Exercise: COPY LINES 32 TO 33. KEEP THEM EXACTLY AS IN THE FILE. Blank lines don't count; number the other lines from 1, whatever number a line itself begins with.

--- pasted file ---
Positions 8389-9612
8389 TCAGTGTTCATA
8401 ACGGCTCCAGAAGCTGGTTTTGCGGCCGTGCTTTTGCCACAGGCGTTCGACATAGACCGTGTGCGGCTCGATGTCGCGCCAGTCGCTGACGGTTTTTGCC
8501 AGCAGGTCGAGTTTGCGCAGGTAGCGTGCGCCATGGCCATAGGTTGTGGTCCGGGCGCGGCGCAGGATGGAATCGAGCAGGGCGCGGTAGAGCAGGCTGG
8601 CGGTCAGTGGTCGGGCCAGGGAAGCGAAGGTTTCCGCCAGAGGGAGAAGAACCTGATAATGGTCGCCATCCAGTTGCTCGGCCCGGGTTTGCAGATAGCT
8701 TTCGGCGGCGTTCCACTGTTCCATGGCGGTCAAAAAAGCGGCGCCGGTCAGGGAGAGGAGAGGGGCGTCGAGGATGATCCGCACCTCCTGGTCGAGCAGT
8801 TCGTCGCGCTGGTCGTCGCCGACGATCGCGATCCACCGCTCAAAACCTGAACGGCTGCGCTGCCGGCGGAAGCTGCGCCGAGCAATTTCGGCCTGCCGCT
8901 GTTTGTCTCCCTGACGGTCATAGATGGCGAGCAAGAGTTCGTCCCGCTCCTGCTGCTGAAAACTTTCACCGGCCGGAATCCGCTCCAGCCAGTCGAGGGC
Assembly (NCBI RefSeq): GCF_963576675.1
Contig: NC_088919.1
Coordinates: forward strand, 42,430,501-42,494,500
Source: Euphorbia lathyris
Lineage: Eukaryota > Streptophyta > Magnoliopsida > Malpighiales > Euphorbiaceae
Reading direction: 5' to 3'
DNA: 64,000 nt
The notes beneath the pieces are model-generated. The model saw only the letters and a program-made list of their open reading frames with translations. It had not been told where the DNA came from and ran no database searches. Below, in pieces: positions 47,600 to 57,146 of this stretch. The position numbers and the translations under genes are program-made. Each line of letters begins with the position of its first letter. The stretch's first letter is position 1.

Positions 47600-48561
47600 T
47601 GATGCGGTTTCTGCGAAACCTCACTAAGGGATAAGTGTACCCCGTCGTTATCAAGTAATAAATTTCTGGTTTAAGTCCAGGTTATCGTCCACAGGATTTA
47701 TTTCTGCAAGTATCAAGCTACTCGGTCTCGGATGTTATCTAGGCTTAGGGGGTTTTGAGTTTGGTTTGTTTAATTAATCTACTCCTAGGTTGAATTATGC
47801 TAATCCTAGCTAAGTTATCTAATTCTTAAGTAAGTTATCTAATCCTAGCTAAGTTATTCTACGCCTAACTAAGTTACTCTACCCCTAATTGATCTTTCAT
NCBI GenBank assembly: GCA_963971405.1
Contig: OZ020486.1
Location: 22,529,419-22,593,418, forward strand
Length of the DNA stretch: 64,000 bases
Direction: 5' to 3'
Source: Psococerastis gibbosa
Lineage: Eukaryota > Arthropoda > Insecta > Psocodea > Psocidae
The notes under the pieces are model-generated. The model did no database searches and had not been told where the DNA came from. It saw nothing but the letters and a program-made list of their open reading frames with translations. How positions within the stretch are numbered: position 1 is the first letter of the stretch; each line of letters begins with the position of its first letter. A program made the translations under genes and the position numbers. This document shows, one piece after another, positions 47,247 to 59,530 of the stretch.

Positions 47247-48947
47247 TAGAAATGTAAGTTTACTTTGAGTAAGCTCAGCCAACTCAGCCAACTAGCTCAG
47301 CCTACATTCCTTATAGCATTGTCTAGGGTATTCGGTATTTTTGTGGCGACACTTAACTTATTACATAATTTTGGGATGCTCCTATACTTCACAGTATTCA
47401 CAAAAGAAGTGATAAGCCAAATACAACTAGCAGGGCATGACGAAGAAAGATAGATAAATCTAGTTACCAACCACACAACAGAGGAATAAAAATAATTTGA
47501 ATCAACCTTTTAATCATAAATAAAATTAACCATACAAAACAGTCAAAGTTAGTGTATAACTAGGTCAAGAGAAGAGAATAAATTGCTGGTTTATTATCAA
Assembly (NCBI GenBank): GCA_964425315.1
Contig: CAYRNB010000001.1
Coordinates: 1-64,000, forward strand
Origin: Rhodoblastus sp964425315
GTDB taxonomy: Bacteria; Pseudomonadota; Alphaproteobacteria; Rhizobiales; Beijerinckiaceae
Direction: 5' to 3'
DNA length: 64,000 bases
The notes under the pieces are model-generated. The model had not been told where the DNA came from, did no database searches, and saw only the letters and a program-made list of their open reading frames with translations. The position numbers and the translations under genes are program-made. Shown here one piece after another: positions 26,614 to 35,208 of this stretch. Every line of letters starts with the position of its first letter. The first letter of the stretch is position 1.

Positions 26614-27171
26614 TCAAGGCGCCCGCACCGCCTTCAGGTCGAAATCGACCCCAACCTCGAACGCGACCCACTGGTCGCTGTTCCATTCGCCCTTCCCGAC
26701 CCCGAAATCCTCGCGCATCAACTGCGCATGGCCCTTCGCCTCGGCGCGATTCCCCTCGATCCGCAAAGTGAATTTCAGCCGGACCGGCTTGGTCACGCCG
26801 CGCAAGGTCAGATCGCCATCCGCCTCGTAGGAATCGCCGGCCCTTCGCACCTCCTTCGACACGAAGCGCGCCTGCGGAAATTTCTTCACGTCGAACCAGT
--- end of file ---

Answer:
47301 CCTACATTCCTTATAGCATTGTCTAGGGTATTCGGTATTTTTGTGGCGACACTTAACTTATTACATAATTTTGGGATGCTCCTATACTTCACAGTATTCA
47401 CAAAAGAAGTGATAAGCCAAATACAACTAGCAGGGCATGACGAAGAAAGATAGATAAATCTAGTTACCAACCACACAACAGAGGAATAAAAATAATTTGA